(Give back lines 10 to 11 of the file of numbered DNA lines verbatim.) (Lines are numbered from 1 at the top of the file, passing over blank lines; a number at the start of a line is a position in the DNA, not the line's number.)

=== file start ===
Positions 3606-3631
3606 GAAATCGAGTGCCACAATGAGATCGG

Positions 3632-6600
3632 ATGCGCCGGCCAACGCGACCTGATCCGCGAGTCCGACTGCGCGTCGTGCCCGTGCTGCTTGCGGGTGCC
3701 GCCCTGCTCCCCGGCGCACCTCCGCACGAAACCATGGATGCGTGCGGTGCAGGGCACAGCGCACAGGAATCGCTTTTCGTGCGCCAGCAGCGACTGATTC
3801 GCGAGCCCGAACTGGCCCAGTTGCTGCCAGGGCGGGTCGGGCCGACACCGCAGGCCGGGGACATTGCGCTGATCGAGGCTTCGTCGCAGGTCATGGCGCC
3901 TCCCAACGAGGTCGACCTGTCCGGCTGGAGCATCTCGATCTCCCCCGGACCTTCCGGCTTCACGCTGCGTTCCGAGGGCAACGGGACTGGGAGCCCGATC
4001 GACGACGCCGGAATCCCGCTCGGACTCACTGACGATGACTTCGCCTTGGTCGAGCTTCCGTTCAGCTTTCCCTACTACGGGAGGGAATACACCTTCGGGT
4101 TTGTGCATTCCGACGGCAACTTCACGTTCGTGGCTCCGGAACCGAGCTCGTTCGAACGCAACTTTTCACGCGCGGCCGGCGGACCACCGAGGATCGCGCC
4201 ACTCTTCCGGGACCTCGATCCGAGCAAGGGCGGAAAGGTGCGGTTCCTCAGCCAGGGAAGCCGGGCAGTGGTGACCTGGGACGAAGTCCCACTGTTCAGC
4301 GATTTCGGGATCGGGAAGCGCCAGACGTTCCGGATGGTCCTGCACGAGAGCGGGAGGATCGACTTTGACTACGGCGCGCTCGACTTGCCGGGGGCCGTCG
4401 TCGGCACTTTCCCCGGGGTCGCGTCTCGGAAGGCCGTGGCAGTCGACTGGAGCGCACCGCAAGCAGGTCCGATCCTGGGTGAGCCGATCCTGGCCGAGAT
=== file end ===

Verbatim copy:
4201 ACTCTTCCGGGACCTCGATCCGAGCAAGGGCGGAAAGGTGCGGTTCCTCAGCCAGGGAAGCCGGGCAGTGGTGACCTGGGACGAAGTCCCACTGTTCAGC
4301 GATTTCGGGATCGGGAAGCGCCAGACGTTCCGGATGGTCCTGCACGAGAGCGGGAGGATCGACTTTGACTACGGCGCGCTCGACTTGCCGGGGGCCGTCG